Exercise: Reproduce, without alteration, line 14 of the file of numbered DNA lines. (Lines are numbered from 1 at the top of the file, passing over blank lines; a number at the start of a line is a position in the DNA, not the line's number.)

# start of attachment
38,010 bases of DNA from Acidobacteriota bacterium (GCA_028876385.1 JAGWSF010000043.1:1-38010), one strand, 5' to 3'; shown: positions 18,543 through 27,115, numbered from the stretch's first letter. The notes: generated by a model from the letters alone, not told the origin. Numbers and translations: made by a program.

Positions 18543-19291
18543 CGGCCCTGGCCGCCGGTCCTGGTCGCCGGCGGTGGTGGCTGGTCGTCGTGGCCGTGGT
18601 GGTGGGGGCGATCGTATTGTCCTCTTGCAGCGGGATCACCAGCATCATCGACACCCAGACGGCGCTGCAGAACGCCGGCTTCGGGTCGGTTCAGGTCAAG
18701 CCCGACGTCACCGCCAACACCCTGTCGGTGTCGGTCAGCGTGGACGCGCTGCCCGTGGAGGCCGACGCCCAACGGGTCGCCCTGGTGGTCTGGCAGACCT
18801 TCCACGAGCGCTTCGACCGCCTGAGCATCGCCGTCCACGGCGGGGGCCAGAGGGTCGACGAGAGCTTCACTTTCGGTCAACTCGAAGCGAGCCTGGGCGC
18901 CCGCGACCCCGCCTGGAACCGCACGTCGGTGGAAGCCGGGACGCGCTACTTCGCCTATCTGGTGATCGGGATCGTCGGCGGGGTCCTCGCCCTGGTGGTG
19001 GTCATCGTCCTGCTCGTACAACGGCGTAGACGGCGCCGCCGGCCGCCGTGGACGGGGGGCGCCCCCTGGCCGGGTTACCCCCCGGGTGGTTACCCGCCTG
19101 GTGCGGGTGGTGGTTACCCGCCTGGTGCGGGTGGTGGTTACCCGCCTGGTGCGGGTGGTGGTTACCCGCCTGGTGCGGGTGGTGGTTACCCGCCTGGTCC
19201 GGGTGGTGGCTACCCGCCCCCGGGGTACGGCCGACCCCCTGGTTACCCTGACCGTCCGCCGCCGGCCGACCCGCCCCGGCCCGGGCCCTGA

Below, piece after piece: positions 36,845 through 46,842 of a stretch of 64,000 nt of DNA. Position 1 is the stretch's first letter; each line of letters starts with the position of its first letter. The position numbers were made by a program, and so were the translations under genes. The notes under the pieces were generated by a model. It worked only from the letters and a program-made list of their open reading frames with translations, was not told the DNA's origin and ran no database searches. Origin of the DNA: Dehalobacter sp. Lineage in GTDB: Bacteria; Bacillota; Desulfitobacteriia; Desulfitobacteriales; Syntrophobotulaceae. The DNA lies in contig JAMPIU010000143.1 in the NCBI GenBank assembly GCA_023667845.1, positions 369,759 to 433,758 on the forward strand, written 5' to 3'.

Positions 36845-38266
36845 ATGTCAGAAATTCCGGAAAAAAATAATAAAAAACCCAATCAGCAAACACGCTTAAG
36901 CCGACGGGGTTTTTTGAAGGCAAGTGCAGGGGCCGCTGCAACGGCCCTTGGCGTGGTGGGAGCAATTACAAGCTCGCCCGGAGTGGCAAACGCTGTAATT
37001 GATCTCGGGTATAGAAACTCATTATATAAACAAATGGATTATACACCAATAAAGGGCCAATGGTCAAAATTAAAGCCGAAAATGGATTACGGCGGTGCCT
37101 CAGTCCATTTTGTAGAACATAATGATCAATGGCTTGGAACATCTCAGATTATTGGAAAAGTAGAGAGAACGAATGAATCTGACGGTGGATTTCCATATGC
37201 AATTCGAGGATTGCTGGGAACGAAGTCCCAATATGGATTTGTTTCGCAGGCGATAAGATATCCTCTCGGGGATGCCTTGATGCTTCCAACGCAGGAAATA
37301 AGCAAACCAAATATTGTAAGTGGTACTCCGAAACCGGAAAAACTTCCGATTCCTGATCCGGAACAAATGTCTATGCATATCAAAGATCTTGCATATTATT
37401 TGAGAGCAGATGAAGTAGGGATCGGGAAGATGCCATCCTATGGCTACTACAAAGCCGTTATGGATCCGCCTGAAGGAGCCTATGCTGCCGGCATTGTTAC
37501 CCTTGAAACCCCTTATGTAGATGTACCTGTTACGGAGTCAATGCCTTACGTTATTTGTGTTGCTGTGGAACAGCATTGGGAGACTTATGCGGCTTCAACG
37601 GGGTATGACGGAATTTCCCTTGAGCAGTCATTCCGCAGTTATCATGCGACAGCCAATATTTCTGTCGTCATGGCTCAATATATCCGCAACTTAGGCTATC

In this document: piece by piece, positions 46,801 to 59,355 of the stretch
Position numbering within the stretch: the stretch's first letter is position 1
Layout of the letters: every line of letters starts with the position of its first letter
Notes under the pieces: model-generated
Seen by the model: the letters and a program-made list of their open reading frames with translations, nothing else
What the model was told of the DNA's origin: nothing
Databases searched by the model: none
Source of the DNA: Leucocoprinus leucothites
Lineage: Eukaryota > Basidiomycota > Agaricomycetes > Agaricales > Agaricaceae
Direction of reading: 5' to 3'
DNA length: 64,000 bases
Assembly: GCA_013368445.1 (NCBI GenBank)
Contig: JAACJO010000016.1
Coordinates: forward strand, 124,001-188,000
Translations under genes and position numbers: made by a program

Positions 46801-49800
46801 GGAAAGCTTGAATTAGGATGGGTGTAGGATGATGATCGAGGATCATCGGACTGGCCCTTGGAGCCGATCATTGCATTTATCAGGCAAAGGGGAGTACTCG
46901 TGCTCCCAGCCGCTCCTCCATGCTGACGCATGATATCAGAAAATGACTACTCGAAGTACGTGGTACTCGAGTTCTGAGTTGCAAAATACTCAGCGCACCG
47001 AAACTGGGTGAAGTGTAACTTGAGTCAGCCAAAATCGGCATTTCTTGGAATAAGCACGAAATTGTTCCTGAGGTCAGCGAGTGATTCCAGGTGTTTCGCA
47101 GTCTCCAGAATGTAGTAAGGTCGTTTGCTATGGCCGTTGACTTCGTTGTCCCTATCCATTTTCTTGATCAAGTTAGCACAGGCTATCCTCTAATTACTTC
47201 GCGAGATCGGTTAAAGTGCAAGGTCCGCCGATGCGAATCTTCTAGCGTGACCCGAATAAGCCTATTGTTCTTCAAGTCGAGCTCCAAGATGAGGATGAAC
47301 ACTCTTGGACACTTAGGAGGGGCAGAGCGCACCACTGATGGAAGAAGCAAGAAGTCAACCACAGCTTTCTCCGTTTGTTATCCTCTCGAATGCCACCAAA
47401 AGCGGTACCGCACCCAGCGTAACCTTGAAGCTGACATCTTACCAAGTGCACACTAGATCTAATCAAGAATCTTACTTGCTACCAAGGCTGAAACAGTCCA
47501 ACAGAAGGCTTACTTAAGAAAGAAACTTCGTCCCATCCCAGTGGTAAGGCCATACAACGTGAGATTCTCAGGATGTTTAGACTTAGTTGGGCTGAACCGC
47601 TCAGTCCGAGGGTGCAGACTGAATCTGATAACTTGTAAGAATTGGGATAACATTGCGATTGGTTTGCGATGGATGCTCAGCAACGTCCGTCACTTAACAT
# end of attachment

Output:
36901 CCGACGGGGTTTTTTGAAGGCAAGTGCAGGGGCCGCTGCAACGGCCCTTGGCGTGGTGGGAGCAATTACAAGCTCGCCCGGAGTGGCAAACGCTGTAATT